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Perspective ARTICLE Provisionally accepted The full-text will be published soon. Notify me

Front. Sustain. Food Syst. | doi: 10.3389/fsufs.2019.00096

Transitioning to sustainable agriculture requires growing and sustaining an ecologically skilled workforce

  • 1Stanford University, United States
  • 2University of California, Davis, United States
  • 3Other, United States
  • 4University of California, Berkeley, United States
  • 5The James Hutton Institute, United Kingdom
  • 6California FarmLink, United States
  • 7University of California, Santa Cruz, United States

In the face of rapidly advancing climate change, biodiversity loss, and water scarcity, it is clear that global agriculture must swiftly and decisively shift toward sustainability. Fortunately, farmers and researchers have developed a thoroughly studied pathway to this transition: agroecological farming systems that mimic natural ecosystems, creating tightly coupled cycles of energy, water, and nutrients. A critical and underappreciated feature of agroecological systems is that they replace fossil fuel- and chemical-intensive management with knowledge-intensive management. Hence, the greatest sustainability challenge for agriculture may well be that of replacing non-renewable resources with ecologically-skilled people, and doing so in ways that create and support desirable rural livelihoods. Yet over the past century, US agriculture has been trending in the opposite direction, rapidly replacing knowledgeable people with non-renewable resources and eroding rural economies in the process. Below, we suggest how US policy could pivot to enable and support the ecologically skilled workforce needed to achieve food security in the face of climate change.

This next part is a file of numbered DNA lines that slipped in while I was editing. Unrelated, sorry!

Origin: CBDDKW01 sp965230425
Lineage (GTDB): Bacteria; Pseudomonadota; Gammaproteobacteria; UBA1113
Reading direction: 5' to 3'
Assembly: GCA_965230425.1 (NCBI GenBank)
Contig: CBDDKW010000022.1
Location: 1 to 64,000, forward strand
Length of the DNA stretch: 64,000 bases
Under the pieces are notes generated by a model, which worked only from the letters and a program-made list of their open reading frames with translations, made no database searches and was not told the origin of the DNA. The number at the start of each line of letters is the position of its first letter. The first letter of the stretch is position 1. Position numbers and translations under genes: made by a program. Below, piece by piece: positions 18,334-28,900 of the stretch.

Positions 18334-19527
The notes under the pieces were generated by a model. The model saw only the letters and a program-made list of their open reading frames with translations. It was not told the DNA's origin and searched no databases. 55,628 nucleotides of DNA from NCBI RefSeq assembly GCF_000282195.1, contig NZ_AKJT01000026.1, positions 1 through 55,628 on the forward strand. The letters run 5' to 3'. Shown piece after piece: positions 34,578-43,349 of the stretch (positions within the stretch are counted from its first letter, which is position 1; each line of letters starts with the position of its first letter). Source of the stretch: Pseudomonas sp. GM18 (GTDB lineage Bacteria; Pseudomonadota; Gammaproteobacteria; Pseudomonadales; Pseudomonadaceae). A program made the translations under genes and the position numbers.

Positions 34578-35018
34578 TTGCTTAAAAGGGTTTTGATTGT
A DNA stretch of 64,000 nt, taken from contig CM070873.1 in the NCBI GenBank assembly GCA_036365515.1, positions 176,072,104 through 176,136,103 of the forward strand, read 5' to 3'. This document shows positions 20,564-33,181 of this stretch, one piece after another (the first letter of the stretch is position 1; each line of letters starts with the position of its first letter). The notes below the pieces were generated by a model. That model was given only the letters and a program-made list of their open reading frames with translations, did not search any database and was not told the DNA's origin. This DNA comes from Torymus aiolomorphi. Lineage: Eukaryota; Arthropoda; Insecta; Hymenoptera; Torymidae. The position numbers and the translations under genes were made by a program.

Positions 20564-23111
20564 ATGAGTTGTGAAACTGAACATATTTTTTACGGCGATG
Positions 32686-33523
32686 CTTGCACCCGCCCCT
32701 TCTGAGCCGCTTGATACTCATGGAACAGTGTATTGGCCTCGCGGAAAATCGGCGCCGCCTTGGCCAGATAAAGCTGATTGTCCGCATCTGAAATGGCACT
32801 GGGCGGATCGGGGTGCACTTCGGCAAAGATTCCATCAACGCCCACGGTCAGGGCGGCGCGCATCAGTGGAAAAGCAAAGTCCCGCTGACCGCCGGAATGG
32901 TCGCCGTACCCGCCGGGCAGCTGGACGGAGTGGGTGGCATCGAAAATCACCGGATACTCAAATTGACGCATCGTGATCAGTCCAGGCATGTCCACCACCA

Keywords: sustainable agriculture, agroecology, Agricultural policy, Diversified farming systems, ecological skilling, New farmers

Received: 28 Jun 2019; Accepted: 11 Oct 2019.

Copyright: © 2019 Carlisle, Montenegro de Wit, DeLonge, Iles, Calo, Getz, Ory, Munden-Dixon, Galt, Melone, Knox and Press. This is an open-access article distributed under the terms of the Creative Commons Attribution License (CC BY). The use, distribution or reproduction in other forums is permitted, provided the original author(s) and the copyright owner(s) are credited and that the original publication in this journal is cited, in accordance with accepted academic practice. No use, distribution or reproduction is permitted which does not comply with these terms.

* Correspondence: Dr. Liz Carlisle, Stanford University, Stanford, United States, liz.carlisle@gmail.com